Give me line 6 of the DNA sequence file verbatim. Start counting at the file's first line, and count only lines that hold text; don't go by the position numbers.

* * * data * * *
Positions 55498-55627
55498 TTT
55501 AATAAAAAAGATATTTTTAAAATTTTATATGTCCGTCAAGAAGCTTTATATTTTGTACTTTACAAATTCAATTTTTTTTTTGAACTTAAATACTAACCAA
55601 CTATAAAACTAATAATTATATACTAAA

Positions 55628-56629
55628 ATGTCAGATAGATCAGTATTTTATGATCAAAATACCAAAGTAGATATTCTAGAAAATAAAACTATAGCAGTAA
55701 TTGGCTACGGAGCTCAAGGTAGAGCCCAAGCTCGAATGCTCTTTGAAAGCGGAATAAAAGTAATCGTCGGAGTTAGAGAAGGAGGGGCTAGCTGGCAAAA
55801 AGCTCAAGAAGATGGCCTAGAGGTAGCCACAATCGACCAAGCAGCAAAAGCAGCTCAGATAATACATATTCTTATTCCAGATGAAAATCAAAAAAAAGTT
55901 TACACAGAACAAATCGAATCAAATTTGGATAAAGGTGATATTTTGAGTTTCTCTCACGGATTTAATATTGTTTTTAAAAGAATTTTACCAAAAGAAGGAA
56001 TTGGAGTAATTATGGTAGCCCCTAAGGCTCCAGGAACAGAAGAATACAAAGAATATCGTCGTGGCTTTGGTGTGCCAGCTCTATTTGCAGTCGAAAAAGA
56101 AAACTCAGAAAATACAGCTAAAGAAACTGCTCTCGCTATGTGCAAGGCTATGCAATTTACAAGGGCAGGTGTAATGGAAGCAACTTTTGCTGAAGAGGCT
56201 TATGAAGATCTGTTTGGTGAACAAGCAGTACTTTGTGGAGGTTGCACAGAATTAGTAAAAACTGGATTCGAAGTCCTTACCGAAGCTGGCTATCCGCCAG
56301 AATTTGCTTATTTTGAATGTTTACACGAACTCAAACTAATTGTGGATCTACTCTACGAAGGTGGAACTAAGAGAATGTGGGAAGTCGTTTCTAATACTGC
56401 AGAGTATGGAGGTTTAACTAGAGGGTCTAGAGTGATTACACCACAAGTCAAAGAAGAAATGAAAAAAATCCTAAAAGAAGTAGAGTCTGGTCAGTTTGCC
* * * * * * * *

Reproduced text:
55628 ATGTCAGATAGATCAGTATTTTATGATCAAAATACCAAAGTAGATATTCTAGAAAATAAAACTATAGCAGTAA